I have to admit I haven’t really kept up with developments in the world of gravitational waves this summer, though there have been a number of candidate events reported in the third observing run (O3) of Advanced LIGO which began in April 2019 to which I refer you if you’re interested.

I did notice, however, that late last week a new paper from the LIGO Scientific Collaboration and Virgo Collaboration appeared on the arXiv. This is entitled *A guide to LIGO-Virgo detector noise and extraction of transient gravitational-wave signals* and has the following abstract:

The LIGO Scientific Collaboration and the Virgo Collaboration have cataloged eleven confidently detected gravitational-wave events during the first two observing runs of the advanced detector era. All eleven events were consistent with being from well-modeled mergers between compact stellar-mass objects: black holes or neutron stars. The data around the time of each of these events have been made publicly available through the Gravitational-Wave Open Science Center. The entirety of the gravitational-wave strain data from the first and second observing runs have also now been made publicly available. There is considerable interest among the broad scientific community in understanding the data and methods used in the analyses. In this paper, we provide an overview of the detector noise properties and the data analysis techniques used to detect gravitational-wave signals and infer the source properties. We describe some of the checks that are performed to validate the analyses and results from the observations of gravitational-wave events. We also address concerns that have been raised about various properties of LIGO-Virgo detector noise and the correctness of our analyses as applied to the resulting data.

It’s an interesting paper that gives quite a lot of detail, especially about signal extraction and parameter-fitting, so it’s very well worth reading.

Two particular things caught my eye about this. One is that there’s no list of authors anywhere in the paper, which seems a little strange. This policy may not be new, of course. I did say I haven’t really been keeping up.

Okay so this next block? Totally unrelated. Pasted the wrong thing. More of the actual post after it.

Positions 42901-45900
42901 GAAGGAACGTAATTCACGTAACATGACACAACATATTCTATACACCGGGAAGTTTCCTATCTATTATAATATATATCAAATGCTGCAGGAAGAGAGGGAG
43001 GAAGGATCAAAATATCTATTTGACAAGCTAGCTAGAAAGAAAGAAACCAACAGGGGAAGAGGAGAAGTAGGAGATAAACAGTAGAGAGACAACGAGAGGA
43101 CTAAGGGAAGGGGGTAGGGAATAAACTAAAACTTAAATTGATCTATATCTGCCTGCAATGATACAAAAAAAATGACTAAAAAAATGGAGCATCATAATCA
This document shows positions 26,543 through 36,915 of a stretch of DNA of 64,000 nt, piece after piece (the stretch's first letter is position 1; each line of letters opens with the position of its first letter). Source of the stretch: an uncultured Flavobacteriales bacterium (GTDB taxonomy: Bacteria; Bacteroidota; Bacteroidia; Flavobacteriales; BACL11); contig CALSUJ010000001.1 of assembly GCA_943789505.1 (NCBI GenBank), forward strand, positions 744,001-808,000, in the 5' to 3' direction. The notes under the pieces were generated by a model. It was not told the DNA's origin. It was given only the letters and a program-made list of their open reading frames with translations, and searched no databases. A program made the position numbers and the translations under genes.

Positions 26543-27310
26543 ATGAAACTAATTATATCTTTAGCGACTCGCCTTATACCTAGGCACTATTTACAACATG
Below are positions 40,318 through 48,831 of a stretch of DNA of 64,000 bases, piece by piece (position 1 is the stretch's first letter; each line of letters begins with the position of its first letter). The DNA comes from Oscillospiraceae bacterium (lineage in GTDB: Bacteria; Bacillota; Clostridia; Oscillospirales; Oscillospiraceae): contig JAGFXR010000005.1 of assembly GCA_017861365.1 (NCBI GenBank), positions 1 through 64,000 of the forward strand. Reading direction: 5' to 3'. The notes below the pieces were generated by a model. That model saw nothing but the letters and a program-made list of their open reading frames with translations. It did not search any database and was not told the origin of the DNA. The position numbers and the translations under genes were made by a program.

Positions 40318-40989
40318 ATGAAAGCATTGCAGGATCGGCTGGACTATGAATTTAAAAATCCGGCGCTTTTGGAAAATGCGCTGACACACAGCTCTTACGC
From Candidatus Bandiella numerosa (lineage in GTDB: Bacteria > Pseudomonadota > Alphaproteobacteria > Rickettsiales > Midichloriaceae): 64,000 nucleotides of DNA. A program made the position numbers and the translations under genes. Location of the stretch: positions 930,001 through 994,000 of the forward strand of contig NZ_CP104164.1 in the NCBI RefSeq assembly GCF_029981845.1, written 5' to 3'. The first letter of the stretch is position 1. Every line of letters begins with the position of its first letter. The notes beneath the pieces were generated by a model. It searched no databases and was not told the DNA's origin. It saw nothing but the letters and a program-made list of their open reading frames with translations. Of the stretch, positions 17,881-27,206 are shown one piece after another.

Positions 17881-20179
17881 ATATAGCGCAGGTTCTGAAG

The other point I’ll mention relates to this Figure, the caption of which refers to paper [41], the famous `Danish paper‘:

The Fourier phase is plotted vertically (between 0 and 2π) and the frequency horizontally. A random-phase distribution should have the phases uniformly distributed at each frequency. I think we can agree, without further statistical analysis, that the blue points don’t have that property! Of course nobody denies that the strongly correlated phases in the un-windowed data are at least partly an artifact of the application of a Fourier transform to a non-stationary time series.

I suppose by showing that using a window function to apodize the data removes phase correlations is meant to represent some form of rebuttal of the claims made in the Danish paper. If so, it’s not very convincing.

For a start the caption just says that after windowing resulting `*phases appear randomly distributed*‘. Could they not provide some more meaningful statistical statement than a simple eyeball impression? The text says little more:

In addition to causing spectral leakage, improper windowing of the data can result in spurious phase correlations in the Fourier transform. Figure 4 shows a scatter plot of the Fourier phase as a function of frequency … both with and without the application of a window function. The un-windowed data shows a strong phase correlation, while the windowed data does not.

(I added the link to the explanation of `spectral leakage’.)

As I have mentioned before on this blog, the human eye is very poor at distinguishing pattern from randomness. There are some subtleties involved in testing for correlated phases (e.g. because they are periodic) but there are various techniques available: I’ve worked on this myself (see, e.g., here and here.). The phases shown may well be consistent with a uniform random distribution, but I’m surprised the LIGO authors didn’t present a proper statistical analysis of the windowed phases to prove beyond doubt the point they seem to be trying to make.

Then again, later on in the caption, there is a statement that `*the phases show some clustering around the 60 Hz power line’*. So, on the one hand the phases `appear random’, but on the other hand they’re not. There are other plausible clusters elsewhere too. What about them?

I’m afraid the absence of quantitative detail means I don’t find this a very edifying discussion!